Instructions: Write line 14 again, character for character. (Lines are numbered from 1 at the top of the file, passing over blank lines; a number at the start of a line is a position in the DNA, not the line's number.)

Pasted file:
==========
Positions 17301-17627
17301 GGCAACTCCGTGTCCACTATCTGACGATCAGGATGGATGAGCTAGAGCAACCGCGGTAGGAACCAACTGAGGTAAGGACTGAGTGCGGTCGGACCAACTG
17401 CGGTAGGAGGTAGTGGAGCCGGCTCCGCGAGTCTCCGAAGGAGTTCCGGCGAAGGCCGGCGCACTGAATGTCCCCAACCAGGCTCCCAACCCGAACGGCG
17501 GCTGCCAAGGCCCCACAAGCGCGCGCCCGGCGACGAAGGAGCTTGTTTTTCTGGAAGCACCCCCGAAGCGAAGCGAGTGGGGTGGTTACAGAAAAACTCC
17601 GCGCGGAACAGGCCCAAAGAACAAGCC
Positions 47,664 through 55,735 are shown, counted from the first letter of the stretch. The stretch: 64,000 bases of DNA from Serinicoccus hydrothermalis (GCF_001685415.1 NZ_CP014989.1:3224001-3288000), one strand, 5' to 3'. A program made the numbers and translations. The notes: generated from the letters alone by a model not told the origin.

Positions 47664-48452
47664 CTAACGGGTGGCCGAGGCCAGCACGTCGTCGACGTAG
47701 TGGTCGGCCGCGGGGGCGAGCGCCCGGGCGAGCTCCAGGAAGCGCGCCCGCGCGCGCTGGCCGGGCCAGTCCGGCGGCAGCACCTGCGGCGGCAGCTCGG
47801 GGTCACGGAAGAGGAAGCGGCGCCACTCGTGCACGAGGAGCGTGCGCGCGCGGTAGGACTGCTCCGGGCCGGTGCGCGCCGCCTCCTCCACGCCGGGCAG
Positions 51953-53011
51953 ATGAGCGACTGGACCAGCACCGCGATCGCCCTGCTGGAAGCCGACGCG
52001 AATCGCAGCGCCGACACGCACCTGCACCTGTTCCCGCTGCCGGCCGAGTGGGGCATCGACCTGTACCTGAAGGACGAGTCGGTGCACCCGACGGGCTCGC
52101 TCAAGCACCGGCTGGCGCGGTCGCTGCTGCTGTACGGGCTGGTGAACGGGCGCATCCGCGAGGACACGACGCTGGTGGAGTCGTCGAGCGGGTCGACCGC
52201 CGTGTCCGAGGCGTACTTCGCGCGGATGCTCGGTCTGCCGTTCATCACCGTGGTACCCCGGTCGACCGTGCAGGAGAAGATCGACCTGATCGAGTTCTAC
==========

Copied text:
52101 TCAAGCACCGGCTGGCGCGGTCGCTGCTGCTGTACGGGCTGGTGAACGGGCGCATCCGCGAGGACACGACGCTGGTGGAGTCGTCGAGCGGGTCGACCGC